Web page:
Decking concern raised as AM city pier pile-driving continues

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Kayakers make their way in the water near the work site for the new Anna Maria City Pier. Once the historic wooden pier at the east end of Pine Avenue attracted people to fish and dine and also boat in the nearby waters. Now, work to build the new pier draws attention. Islander Photo: Jack Elka

A potential issue may have been identified in the plans for the new Anna Maria City Pier.

Robert Pelc, president of Advantage Trim & Lumber, commented on The Islander’s website that, “There could be a major design flaw with this project!” He claimed the planned ipe planks for the walkway and T-end decking would “cup and twist” due to limited airspace between the wood and the supporting material.

Pelc wrote that Advantage Trim & Lumber is the largest manufacturer of ipe decking in Sarasota, and the problem he identified would be exacerbated if the city neglected to oil the ipe wood, which would seal the wood from the elements.

The city plans to use 3/4-inch by 5 1/2-inch planks, which Pelc wrote would be too long and thin, and to seal the material when installed.

“They should be using 5/4-inch by 6-inch ipe and oiling it to help keep it flat due to the limited airspace between the concrete and the deck surface,” Pelc wrote. “We left messages at the mayor’s office but never heard back as we live locally and would hate to see an improper pier design give ipe decking a bad name.”

Pelc was out of the country and unavailable for an interview before The Islander’s press deadline.

Mayor Dan Murphy told The Islander March 28 he hadn’t received any messages from Pelc, and questioned the validity of Pelc’s claims. He said it sounded like Pelc was critical because the city did not purchase materials from Advantage Trim & Lumber.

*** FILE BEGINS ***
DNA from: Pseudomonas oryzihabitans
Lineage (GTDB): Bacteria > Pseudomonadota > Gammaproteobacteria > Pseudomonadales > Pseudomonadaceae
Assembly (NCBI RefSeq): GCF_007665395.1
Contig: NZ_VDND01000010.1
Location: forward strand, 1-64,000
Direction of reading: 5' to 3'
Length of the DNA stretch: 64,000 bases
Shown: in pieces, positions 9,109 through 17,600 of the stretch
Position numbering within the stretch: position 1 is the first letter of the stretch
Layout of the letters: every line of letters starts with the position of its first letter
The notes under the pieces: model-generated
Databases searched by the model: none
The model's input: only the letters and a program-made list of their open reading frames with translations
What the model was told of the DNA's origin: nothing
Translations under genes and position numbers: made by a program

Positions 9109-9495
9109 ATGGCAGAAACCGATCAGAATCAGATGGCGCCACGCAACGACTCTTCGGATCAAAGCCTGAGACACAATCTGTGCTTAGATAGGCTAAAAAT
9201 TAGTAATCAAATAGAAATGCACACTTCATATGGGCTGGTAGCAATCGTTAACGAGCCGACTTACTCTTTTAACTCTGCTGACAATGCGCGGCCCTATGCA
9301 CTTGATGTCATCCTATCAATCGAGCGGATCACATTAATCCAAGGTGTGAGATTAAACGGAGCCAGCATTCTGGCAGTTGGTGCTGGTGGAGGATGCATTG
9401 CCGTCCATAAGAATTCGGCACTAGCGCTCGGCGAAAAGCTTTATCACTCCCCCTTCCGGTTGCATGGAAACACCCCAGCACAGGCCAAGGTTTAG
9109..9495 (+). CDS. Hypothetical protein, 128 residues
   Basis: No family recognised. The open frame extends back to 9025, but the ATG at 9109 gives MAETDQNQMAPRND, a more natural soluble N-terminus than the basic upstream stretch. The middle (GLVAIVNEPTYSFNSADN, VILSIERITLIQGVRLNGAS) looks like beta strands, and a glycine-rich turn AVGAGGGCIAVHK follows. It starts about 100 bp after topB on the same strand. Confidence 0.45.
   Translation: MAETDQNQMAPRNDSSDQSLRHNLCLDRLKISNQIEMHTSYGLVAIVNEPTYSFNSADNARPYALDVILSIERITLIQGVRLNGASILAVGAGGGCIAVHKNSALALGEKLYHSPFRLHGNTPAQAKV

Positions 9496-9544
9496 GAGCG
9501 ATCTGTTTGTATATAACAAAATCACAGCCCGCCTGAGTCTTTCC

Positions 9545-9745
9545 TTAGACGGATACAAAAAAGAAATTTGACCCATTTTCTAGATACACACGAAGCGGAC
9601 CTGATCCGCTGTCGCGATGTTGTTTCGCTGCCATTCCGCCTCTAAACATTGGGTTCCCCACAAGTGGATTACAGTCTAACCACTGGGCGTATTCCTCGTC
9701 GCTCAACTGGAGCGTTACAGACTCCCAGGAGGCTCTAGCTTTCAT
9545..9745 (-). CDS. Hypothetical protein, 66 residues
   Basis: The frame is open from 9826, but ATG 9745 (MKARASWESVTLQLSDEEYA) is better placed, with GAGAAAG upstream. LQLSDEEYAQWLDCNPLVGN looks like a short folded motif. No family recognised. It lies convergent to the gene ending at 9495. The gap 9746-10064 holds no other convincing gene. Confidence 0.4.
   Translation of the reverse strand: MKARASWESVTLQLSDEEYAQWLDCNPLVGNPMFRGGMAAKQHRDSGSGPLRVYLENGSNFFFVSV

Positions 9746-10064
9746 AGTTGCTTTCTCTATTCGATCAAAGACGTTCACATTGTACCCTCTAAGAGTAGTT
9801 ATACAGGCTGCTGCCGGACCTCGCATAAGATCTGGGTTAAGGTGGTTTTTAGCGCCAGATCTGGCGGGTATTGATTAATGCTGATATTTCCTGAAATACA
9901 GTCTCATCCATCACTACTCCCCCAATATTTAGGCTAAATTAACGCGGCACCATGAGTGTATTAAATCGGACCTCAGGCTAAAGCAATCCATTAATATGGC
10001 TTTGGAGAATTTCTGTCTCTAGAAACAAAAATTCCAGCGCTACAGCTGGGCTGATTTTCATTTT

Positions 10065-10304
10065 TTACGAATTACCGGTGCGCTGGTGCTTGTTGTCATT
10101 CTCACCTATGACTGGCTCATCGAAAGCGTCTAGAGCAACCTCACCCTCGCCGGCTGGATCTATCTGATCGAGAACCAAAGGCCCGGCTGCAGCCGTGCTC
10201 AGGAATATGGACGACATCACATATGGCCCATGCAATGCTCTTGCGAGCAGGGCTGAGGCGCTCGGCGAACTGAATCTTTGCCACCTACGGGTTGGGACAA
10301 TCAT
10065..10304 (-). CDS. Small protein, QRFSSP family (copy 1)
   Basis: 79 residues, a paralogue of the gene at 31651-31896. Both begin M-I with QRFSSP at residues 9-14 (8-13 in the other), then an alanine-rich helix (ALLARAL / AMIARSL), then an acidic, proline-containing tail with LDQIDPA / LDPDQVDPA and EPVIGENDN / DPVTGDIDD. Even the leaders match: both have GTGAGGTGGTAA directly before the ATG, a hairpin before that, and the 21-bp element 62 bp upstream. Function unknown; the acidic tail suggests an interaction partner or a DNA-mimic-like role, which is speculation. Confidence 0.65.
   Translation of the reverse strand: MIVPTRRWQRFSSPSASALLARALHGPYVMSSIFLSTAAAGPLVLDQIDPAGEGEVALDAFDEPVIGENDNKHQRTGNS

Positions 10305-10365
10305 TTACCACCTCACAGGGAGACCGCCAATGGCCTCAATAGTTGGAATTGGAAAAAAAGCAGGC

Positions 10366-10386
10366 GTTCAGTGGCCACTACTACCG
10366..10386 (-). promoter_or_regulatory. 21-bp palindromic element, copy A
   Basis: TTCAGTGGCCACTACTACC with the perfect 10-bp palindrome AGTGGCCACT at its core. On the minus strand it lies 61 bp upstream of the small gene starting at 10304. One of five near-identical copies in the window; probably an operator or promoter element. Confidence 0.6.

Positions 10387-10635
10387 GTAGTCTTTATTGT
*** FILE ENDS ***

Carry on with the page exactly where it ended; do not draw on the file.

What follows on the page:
Murphy said he would share Pelc’s claims with engineers on the pier project and look into any similar concerns if they are presented to him in-person at city hall.

As of March 28, i+iconSOUTHEAST had driven 135 of 201 total pilings for the pier. Murphy said he expected Icon to finish driving and leveling piles by the end of the month.

He said the city hired divers for a March 30 underwater inspection of the pilings to identify any issues.

Two pilings, both included in the T-end footprint, failed during the driving process, according to Murphy. One was hit and broken by Icon’s work barge and another broke for an undetermined reason.

Murphy said Icon experts were investigating why the second pile broke, but figured it was due either to pile-driving issues or a faulty pile.

Following completion of the walkway pile-driving, Icon will place a concrete deck on the T-end and begin installing wood bents to support decking on the walkway. Murphy said materials would be brought by barge to the site.

The contract requires Icon to complete the walkway and T-end by Aug. 27 or pay a $975 penalty for every workday after the deadline.

Murphy scheduled a meeting with pier tenant Mario Schoenfelder for April 10 to update him on the progress of the project.

The city has not prepared a request for proposals to construct the designed restaurant and bait shop at the T-end.

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